From electricians to carpenters and manufacturing engineers, companies have been struggling to hire skilled tradespeople since at least 2010. We’ve seen our fair share of articles bemoaning the skills shortage and outdated recruitment tactics, and in the spirit of “new year, new me,” we think it’s important to help this industry get back on the horse and renew some hiring tactics.
What is the trades gap?
The trades gap is the skilled labor shortage in trades and manufacturing. The industry is struggling to recruit and retain Millennial workers that meet their needs while Boomers retire in droves.
The plot thickens
Here’s the deal. In 2015, Deloitte and The Manufacturing Institute predicted that over the next decade, there will be 3.4 million manufacturing jobs—of which 2 million will go unfilled. Their hopes for grooming future talent to fill those gaps? Meager. Today’s teenagers don’t aspire to work in manufacturing; 52% have no interest in such a career. A common misperception of the industry plagues 21st century minds, where many of us, especially the next generation, assume it’s dirty, dangerous work for the uneducated. There are other issues at play, but the fact of the matter is that the skilled trades (electricians, carpenters, welders, and many more) have consistently been the #1 most difficult jobs to fill from 2010–2016. A final dollop of numbers to add to this mess: Accenture and The Manufacturing Institute calculated that the average manufacturing company is losing $4.6 million annually because of the skills shortage. Yikes.
The trades gap is a real issue, and we’re seeing it through secondary research and our client work. Teenagers aren’t interested in the industry and are instead influenced by peers, parents, teachers, and counselors to pursue college degrees. Furthermore, working in the trades used to be a family legacy, but younger generations are less likely to follow in their blue-collar parents’ footsteps. These are formative conditions for Millennials and Gen Z and are markedly different from previous generations’ experiences. It’s precisely why a generational take on this dilemma is worth researchers’ time and is critical for leaders in the industry who hope to build a robust talent pipeline of next-generation workers.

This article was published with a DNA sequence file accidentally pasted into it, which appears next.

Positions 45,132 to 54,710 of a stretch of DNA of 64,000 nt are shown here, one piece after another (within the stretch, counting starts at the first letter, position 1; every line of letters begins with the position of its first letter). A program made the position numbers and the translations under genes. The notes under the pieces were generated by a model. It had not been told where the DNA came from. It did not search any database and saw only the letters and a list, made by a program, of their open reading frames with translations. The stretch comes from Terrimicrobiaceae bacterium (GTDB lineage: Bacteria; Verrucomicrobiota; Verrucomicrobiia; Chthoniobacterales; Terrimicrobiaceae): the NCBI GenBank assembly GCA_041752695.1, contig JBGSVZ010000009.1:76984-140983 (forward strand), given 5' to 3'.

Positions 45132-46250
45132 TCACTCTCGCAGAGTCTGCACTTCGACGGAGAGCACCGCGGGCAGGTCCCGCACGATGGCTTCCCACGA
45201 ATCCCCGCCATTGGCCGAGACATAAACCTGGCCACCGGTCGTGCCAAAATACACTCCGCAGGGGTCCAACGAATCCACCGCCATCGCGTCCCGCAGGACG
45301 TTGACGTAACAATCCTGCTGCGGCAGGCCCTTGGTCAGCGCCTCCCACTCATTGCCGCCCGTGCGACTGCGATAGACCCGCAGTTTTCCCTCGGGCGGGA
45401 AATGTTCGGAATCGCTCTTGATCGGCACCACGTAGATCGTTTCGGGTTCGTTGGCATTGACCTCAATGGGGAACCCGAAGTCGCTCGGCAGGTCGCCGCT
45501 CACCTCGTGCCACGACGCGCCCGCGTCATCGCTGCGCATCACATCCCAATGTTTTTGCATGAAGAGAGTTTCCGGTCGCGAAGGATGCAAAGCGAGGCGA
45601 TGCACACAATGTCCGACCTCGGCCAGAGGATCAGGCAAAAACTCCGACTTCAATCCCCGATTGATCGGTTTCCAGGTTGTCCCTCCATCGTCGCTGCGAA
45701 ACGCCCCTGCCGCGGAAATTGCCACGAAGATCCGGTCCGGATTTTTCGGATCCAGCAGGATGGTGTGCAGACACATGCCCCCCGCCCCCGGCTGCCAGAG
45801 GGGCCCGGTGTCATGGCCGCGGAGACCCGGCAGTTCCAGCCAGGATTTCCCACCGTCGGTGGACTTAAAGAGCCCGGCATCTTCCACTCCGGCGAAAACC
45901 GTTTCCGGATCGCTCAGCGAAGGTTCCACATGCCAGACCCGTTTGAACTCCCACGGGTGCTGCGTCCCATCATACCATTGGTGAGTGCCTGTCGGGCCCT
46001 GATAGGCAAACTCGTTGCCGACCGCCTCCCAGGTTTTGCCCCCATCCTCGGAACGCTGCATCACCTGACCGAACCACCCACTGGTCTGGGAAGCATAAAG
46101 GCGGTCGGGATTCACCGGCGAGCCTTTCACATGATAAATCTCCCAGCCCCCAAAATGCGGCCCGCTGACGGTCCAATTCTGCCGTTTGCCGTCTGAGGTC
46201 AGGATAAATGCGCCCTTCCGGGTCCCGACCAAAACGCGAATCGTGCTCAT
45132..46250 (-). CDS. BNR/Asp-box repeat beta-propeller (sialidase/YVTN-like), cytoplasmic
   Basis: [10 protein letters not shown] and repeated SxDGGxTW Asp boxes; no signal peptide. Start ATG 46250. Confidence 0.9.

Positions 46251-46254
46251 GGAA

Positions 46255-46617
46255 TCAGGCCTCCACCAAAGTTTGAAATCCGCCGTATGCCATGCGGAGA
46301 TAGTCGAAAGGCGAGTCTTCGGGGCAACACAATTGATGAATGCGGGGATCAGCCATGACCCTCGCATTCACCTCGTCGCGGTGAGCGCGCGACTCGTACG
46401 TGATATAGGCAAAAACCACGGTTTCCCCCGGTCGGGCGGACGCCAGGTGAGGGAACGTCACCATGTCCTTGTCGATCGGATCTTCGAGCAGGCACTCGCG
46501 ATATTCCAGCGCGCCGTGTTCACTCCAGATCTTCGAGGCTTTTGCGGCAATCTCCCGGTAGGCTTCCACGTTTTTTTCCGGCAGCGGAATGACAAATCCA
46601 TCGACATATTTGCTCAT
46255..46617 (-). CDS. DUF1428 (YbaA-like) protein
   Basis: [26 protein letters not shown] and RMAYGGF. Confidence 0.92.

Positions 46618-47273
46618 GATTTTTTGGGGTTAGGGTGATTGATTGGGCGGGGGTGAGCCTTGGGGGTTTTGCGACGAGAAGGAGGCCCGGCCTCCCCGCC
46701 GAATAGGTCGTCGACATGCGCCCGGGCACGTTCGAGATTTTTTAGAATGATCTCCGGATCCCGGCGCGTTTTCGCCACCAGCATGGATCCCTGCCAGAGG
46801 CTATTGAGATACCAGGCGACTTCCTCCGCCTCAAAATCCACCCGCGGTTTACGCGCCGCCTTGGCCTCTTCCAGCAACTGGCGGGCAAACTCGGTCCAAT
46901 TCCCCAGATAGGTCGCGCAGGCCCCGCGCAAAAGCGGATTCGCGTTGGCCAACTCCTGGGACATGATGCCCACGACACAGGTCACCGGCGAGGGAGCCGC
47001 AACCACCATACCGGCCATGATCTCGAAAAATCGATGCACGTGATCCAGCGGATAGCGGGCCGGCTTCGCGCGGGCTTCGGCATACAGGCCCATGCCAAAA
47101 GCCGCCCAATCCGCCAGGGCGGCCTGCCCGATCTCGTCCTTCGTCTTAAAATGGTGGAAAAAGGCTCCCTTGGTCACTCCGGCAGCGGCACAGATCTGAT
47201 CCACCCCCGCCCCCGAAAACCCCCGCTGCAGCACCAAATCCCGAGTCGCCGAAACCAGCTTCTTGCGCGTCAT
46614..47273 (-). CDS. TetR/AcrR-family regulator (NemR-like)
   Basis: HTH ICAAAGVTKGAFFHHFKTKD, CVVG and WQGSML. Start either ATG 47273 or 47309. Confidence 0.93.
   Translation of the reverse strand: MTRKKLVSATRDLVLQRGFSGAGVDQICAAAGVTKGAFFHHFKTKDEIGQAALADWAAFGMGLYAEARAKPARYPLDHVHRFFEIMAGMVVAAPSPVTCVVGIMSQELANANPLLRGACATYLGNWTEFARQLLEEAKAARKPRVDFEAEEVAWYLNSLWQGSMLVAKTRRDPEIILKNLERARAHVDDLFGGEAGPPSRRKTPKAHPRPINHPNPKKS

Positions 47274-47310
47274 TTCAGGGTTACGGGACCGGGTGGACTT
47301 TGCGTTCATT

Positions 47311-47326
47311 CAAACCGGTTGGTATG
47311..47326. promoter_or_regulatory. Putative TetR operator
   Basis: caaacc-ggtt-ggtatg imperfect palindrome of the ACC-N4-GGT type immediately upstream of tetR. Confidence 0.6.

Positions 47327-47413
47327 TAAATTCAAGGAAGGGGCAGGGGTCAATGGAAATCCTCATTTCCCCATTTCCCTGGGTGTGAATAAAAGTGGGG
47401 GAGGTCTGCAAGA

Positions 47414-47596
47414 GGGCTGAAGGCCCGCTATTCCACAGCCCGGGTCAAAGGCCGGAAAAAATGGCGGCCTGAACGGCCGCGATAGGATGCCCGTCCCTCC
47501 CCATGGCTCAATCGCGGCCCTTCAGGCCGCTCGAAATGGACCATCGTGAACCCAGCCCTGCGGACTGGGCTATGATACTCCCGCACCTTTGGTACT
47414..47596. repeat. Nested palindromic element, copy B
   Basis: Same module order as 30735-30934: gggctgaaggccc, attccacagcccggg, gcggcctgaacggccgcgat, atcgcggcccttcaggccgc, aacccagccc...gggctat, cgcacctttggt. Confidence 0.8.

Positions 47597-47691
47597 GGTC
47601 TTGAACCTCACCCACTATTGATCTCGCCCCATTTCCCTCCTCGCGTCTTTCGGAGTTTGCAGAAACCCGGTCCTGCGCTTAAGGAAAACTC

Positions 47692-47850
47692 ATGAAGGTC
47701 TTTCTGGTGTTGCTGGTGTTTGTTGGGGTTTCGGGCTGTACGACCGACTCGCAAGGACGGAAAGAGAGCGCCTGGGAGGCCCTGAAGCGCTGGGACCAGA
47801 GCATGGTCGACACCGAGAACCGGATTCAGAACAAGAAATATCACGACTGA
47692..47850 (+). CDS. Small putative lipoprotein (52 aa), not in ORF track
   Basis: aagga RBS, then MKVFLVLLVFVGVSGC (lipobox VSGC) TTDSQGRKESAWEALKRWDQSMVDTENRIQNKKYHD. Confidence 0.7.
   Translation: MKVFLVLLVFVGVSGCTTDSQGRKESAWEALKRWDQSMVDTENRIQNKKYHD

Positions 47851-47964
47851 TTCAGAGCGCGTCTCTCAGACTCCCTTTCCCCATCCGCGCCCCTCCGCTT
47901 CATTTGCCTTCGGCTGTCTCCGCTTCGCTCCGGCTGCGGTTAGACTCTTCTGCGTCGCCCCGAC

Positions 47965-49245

Despite the myriad articles and reports documenting the trades gap, the generations topic is rarely used to develop actionable strategies. While there are many nuances to consider, we believe applying generational theory can help jumpstart reparations. Millennials and Gen Z have distinct expectations for the workforce that don’t align with the outdated recruiting practices that are still used in manufacturing today. What once worked for previous generations will not necessarily work for the next; discerning the related traits and values of Millennials and Zers will be key to bridging the trades gap.